Lateral power: In roller derby, we need it.
Whether you’re a jammer who needs to be able to juke from lane to lane in a heartbeat, a blocker who needs to drive a jammer off track or an offensive player who needs to make a hole, we all need to be able to move ourselves – and others – laterally.
Unless you were born with skates on your feet however, using your lateral power might not come naturally to you. In everyday life, we move forward – walking, running, cycling. Our legs move up and down. But in derby, there are wheels on our feet, and wheels have a tendency to roll… Walking or running on them doesn’t really work. Try doing it on your skates now and see how far it gets you.
Even in the gym, the majority of movements are linear – squats, deadlifts, overhead press, etc – are all up and down or forwards backwards and often are often bilateral – working both sides of your body at the same time or employing both legs/both arms. That lateral plane often gets neglected.
Lateral power in derby
But in roller derby, we don’t just travel forwards and backwards or up and down.
Laps & skating
So those 27-in-5 and speed laps, the ones you need to get to pass your minimum skills? Guess what. You need lateral power for that:
When I was a wee Freshie, my league had a speed skater come and coach us and it improved my laps no end. He taught us about using lateral power to accelerate from a standing start, how to use it in crossovers and down the straights to maintain speed. (Skip to 1:35 in this video to check out how speed skaters use lateral power)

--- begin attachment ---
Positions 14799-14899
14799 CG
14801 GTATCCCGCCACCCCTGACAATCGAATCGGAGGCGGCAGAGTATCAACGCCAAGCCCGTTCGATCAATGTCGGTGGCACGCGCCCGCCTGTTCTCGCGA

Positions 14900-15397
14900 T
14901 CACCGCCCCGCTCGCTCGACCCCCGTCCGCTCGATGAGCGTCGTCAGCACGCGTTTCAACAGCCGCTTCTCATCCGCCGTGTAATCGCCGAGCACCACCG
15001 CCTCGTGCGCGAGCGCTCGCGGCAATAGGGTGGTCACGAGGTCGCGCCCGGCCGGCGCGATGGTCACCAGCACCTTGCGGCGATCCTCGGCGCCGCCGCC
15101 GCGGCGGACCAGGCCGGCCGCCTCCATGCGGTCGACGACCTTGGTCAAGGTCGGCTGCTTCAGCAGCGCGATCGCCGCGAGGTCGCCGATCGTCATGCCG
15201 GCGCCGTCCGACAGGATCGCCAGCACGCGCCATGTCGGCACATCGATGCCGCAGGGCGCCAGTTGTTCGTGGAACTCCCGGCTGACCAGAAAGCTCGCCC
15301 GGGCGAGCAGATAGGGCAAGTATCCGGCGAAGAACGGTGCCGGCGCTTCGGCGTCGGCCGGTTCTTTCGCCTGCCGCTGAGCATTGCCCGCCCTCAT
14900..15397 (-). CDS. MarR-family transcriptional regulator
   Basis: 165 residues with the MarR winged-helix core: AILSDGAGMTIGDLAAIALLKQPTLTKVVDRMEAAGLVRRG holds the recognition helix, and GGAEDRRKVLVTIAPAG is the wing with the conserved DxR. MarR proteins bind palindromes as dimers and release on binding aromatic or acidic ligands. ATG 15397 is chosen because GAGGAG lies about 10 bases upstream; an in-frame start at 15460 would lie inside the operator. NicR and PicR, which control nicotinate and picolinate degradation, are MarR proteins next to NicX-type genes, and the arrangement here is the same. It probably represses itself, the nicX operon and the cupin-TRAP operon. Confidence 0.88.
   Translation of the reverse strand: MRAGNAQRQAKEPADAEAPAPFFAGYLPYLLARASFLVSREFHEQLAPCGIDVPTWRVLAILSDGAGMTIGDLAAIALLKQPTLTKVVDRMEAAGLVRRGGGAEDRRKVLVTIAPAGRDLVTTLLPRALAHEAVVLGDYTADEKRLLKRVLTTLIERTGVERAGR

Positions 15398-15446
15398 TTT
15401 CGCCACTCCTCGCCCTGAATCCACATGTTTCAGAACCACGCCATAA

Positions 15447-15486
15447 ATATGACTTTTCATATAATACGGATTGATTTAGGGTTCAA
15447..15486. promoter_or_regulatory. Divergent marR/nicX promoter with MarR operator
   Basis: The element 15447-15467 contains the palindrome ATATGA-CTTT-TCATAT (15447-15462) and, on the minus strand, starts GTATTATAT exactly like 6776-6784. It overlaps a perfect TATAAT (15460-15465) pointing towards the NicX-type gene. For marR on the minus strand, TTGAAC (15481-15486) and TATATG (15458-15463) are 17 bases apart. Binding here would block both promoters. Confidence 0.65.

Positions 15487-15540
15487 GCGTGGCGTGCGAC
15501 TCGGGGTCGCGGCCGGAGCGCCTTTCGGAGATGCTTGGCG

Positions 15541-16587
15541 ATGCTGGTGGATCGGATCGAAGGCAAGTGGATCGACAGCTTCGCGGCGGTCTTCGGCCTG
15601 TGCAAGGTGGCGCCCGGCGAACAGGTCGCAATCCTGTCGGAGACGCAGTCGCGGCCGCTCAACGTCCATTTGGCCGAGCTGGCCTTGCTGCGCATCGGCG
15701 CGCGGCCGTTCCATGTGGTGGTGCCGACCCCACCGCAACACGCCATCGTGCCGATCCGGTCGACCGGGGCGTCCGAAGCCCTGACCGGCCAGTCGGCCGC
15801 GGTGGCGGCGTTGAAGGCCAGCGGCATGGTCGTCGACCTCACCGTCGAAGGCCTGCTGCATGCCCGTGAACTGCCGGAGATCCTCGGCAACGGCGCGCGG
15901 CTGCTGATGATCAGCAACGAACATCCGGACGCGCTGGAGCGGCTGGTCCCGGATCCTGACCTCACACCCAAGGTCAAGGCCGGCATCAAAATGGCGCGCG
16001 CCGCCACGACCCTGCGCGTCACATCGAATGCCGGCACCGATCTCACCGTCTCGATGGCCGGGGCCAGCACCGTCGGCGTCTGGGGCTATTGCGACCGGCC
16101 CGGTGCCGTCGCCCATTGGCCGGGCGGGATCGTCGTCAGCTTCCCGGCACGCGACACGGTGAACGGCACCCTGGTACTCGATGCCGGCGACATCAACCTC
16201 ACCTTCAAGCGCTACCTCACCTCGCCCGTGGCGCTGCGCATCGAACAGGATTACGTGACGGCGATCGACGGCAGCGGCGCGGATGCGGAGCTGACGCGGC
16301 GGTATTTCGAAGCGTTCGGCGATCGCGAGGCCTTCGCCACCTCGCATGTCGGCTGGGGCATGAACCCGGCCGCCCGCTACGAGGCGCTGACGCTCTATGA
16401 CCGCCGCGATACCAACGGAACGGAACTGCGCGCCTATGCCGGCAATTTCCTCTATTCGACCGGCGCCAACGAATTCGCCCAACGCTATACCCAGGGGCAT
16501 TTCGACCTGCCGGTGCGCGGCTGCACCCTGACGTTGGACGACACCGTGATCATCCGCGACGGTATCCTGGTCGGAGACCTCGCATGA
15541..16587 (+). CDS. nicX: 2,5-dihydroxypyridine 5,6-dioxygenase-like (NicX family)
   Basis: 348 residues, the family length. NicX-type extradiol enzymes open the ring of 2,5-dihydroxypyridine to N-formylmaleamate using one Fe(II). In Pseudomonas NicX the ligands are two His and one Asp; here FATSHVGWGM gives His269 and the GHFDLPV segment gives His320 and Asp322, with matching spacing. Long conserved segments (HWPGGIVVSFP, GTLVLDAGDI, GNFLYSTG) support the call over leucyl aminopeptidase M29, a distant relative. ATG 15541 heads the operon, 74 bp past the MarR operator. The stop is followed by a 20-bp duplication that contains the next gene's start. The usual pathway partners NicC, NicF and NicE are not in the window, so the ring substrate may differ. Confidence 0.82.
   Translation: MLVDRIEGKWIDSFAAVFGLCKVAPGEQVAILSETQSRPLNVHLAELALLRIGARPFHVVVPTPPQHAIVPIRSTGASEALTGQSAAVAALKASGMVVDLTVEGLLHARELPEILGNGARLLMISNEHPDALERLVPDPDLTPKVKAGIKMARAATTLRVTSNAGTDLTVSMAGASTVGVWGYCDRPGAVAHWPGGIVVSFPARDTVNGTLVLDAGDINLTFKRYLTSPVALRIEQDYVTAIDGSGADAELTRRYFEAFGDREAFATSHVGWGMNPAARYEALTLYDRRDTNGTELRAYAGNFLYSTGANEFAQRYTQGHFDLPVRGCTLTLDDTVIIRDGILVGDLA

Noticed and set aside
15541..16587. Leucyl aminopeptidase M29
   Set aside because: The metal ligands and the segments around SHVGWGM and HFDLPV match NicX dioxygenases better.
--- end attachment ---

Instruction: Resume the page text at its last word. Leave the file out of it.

In actual gameplay you don’t really do that many laps, but jammers need to sprint away from blockers and blockers need to accelerate to catch jammers. And pivots, well you better be ready to HAUL ASS if you take that star! You need lateral power in your duck runs to accelerate, in your strides on the straight to maintain speed and in your crossovers to power out of the corners.
What about drive-blocking a skater off track? You need to be able to shove them laterally across the track using the power in your thighs and hips, pushing with your back foot. It’s much harder to drive someone off from a standstill than it is when you can sweep in with speed, using the impact to hit them off.
Lateral power isn’t just used for moving, it’s used for stopping too.
Think about the plow stop – in order to stop you are turning your feet so that your wheels are diagonal or perpendicular to the direction you’re travelling. This causes resistance which slows you down. You push outwards with your wheels to increase the resistance, in other words, using your lateral power.
Hockey stops are much more obvious – they are an aggressive switch from travelling forward to turning wheels 90 degrees to the direction of travel. To stop, you put all that lateral force into your edges.
Resisting and agility
What about when someone is trying to move you off the track? You can either get moved, wriggle out of it or resist, but to be able to resist lateral force you need core strength and stability.